A Preliminary S tudy of Author and Reviewer JudgmentsIn light of the preceding discussion-and given that the accum ulation of

    knowledge relies to a significant degree on the peer-review system-it becom esimportant to examine the experiences of authors and reviewers. Th e present3Unfortunately, the acronym SLA Mmay have some specific connotations that I do not intend to

    convey. For example, one connotation might be that reviewers are merely interested i n providingauthors with negative feedback. Of course, I do not use this acronym because of such harsh connota-tions, which in my view provide a very poor and inaccurate description of reviewers motivations.Nevertheless, I elieve that this acronym captures the global meaning that I wish to convey: (authorsbelieving that) reviewers stress limitations more than they do strengths. I thank an anonymousreviewer for suggesting this acronym.

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    2552 PAUL A . M. VAN LANGEmanuscript describe s a preliminary study. designed to enhan ce our understandingof (a ) ho u authors jud ge the qual ity of thei r own manuscripts that have beeneither accepted or rejected for publication. (b) how such judgm ents relate to Jud g-ments of others manuscripts that have been either accepted or rqjected for publi-cation, and ( c ) the extent to which authors and reviewers agree or disagree witheditorial decisions favoring acceptance and re.jection. Specifically, this researchasks several social p sycho logists to think of the most recent manuscript that theysubmitted (vs. review ed) and that has been accepted (vs. rejected) for publica-tion. Thereafter. they are asked to judge the general quality, theoretical quality,and methodological quali ty of the manuscript and to indicate how much theyagree with the editorial decision .O ur frameLvork for understanding experiences of authors and reviewersregarding the peer-review system proposes that evaluations of own and otherswork to some extent are socially defined and colored by relatively stable beliefsof superiority. assuming that ones o m u.ork is better than and not as bad as oth-ers wor k. Th is proposi tion m ay be der ived f rom class ic and contemporaryassum ptions underlying theories of social compa rison and self-other judg me nt,which emphasize the social and self-enhancing nature ofju dgm ents , particularlyin contex ts in w hich perfectly objecti1.e standard s for jud gm ent are not a vailable(cf . Festinger. 1954: Suls & Wills. 1991:Taylor & Brown. 1988 ). Accordingly,the perceived quality of o u n m anusc ripts may be partially affected by the goodand bad features believed to be associated w ith others manu scripts (e.g .. T hispaper is actually quite good. when I look at what is being published these da ys).Similarly, the perceived quality of others manuscrip ts may be partially affectedby the good and bad features believed to be associated with ow n man uscripts( e . g . . C o m p a r e d to m y o wn w o r k . th i s \vork does not seen1 to be all thatnovel).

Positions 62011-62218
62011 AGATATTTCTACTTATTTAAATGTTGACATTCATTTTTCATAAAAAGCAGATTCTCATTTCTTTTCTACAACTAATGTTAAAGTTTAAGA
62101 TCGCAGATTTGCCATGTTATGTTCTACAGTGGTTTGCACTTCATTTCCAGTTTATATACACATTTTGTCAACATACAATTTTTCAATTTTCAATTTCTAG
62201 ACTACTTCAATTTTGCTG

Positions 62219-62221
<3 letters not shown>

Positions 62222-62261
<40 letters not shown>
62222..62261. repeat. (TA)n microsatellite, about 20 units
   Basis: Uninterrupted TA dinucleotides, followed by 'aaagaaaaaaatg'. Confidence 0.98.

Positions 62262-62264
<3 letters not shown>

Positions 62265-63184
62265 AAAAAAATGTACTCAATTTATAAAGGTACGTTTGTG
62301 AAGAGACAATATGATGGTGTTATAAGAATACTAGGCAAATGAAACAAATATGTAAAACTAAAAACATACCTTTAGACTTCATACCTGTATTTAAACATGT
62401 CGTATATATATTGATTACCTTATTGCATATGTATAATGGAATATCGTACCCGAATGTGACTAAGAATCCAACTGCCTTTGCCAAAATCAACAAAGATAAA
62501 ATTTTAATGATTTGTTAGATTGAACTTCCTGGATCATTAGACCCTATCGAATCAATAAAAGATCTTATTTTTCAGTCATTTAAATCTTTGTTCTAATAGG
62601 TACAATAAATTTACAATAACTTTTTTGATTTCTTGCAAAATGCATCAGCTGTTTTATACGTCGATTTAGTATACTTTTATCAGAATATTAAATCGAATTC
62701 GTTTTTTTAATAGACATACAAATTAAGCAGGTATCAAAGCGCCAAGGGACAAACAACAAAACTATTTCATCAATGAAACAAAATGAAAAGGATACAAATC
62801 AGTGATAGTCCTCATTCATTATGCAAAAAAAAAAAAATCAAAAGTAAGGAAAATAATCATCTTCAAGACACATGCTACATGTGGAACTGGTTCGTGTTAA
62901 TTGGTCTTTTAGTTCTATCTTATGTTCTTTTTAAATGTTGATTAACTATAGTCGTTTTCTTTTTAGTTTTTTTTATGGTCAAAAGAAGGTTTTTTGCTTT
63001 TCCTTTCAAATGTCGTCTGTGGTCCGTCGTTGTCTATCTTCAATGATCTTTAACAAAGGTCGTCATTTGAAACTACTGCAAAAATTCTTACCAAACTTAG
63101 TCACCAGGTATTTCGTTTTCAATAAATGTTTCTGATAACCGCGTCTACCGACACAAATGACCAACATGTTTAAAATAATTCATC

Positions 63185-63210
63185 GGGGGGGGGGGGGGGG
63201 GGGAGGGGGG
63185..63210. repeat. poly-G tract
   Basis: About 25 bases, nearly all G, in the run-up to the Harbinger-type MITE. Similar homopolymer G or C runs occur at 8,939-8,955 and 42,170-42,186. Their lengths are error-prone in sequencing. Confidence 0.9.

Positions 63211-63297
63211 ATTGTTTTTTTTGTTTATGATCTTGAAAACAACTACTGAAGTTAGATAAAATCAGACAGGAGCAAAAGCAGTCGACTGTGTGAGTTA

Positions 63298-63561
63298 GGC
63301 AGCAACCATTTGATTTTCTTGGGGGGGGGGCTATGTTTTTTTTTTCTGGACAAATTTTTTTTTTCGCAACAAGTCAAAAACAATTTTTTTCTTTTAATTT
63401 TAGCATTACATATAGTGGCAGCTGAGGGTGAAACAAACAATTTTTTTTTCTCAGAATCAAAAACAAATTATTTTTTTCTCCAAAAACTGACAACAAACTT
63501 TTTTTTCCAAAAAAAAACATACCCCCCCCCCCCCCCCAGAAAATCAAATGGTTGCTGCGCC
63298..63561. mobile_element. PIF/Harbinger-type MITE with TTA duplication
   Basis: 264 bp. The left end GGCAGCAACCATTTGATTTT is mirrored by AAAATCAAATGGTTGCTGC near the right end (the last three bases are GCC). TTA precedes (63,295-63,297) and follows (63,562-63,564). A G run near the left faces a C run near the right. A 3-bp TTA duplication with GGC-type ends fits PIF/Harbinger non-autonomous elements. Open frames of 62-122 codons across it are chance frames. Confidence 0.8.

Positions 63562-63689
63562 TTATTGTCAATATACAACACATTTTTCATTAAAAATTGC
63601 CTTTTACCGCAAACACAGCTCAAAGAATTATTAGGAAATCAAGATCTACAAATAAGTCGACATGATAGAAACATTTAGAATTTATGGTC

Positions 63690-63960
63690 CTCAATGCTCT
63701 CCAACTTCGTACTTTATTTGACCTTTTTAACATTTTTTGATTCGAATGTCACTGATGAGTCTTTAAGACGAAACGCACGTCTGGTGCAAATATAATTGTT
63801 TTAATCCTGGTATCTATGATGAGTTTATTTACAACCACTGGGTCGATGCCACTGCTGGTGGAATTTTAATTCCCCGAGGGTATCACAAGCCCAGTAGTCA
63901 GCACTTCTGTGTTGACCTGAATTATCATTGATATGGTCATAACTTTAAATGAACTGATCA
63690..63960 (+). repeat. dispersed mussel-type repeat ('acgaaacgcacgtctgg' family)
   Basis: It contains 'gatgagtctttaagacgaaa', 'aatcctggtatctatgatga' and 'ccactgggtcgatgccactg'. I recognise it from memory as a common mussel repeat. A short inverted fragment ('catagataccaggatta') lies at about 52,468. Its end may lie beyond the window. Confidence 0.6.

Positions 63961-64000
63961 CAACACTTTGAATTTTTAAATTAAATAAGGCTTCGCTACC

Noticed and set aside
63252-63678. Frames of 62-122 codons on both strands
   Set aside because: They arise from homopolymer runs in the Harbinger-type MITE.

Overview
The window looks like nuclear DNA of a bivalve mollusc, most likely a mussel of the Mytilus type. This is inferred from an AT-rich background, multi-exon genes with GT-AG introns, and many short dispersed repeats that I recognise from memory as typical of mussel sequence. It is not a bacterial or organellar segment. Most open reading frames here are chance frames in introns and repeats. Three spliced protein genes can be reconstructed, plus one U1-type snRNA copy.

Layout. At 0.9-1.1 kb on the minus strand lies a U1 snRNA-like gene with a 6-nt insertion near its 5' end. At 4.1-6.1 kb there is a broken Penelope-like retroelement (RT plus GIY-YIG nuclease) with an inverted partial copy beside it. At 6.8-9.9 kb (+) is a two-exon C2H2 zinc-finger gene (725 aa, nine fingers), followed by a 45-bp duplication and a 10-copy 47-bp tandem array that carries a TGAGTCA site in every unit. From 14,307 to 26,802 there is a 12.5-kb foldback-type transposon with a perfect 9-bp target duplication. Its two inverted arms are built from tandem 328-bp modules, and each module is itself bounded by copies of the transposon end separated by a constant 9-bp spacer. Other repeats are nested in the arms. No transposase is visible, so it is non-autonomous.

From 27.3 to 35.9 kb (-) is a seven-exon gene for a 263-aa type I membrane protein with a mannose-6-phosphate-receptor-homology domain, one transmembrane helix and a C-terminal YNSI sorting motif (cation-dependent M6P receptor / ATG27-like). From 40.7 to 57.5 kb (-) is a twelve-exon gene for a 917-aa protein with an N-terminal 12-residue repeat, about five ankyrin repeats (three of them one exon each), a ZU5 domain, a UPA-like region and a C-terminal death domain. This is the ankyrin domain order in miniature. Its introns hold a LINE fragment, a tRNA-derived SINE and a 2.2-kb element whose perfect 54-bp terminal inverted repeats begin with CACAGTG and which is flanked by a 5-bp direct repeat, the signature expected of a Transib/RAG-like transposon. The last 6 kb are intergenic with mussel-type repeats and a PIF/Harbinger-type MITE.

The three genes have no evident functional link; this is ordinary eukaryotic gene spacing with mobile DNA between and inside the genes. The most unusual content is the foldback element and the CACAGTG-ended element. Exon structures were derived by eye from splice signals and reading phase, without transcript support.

Congruent u i th these theoretical approaches. there is considerable e\ idencethat judgm ents of others are affected by beliefs about the self (an d vice \ . m a ) , andthat individuals tend to regard themselves as being better than average on severalcompetence-related attributes (Suls & Wills, 199 1:Taylor & Bromn. 1988; seealso Allison, Messick, & Goethals. 1989; Van Lange & Rusbult. 199 5). Th is evi-dence suggests that people have developed relatively stable views of the self, fre-quently referred to as positiLz self-scl7ema.r Taylor & Brown, 1988),14 hich maybe used to interpret, filter. and colo r ne u self-relevant info rm ation . In part. suchinformation processing is guided by sr!fl,,7/7,i7cer?ier7f.he motivation to elexitethe positivity of ones self-conceptions and to protect ones self-concepts fromneg ativ e eva luat ion. Also. such information processing might be guided by self-\.erification, the motivation to maintain consistency between self-conceptions andnew self-relevant information (SLvann. 1983, 1990; see also Se dikides & Strube,1997). Indeed. i f people already hold beliefs of self-other superiori ty , seff-enhancement and self-verification are highly complementary mechanisms.

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    THE SLAM EFFECT IN PEER REVIEW 2553Importantly, given that beliefs of superiority m ay to s om e degree serv e as an

    anchor for evaluating others work-and given that it is not easy to compete withsuc h standards-we as reviewers are likely to take a fairly critical approach to thework of othe rs, thereby stressing the limitations rather than the stre ngth s of themanu scripts we review. For exam ple, consciously or uncons